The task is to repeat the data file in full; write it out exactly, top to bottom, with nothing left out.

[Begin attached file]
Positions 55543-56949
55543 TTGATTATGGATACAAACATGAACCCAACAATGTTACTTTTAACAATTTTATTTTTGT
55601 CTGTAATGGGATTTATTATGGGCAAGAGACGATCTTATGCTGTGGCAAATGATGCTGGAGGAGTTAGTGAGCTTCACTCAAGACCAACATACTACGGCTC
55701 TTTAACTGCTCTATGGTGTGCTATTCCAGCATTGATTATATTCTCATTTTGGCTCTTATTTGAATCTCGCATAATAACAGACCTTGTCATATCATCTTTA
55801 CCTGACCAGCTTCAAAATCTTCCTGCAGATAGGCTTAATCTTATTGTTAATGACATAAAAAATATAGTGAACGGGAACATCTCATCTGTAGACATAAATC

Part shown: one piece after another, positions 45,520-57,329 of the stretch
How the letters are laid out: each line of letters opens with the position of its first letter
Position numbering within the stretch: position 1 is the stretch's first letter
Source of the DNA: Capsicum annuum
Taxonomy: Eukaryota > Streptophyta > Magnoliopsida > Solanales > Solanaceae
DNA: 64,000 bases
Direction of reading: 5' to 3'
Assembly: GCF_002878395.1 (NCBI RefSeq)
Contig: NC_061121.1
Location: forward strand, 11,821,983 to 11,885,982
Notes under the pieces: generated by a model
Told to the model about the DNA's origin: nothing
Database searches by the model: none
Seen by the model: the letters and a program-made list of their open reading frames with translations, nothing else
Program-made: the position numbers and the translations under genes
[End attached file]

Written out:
Positions 55543-56949
55543 TTGATTATGGATACAAACATGAACCCAACAATGTTACTTTTAACAATTTTATTTTTGT
55601 CTGTAATGGGATTTATTATGGGCAAGAGACGATCTTATGCTGTGGCAAATGATGCTGGAGGAGTTAGTGAGCTTCACTCAAGACCAACATACTACGGCTC
55701 TTTAACTGCTCTATGGTGTGCTATTCCAGCATTGATTATATTCTCATTTTGGCTCTTATTTGAATCTCGCATAATAACAGACCTTGTCATATCATCTTTA
55801 CCTGACCAGCTTCAAAATCTTCCTGCAGATAGGCTTAATCTTATTGTTAATGACATAAAAAATATAGTGAACGGGAACATCTCATCTGTAGACATAAATC

Part shown: one piece after another, positions 45,520-57,329 of the stretch
How the letters are laid out: each line of letters opens with the position of its first letter
Position numbering within the stretch: position 1 is the stretch's first letter
Source of the DNA: Capsicum annuum
Taxonomy: Eukaryota > Streptophyta > Magnoliopsida > Solanales > Solanaceae
DNA: 64,000 bases
Direction of reading: 5' to 3'
Assembly: GCF_002878395.1 (NCBI RefSeq)
Contig: NC_061121.1
Location: forward strand, 11,821,983 to 11,885,982
Notes under the pieces: generated by a model
Told to the model about the DNA's origin: nothing
Database searches by the model: none
Seen by the model: the letters and a program-made list of their open reading frames with translations, nothing else
Program-made: the position numbers and the translations under genes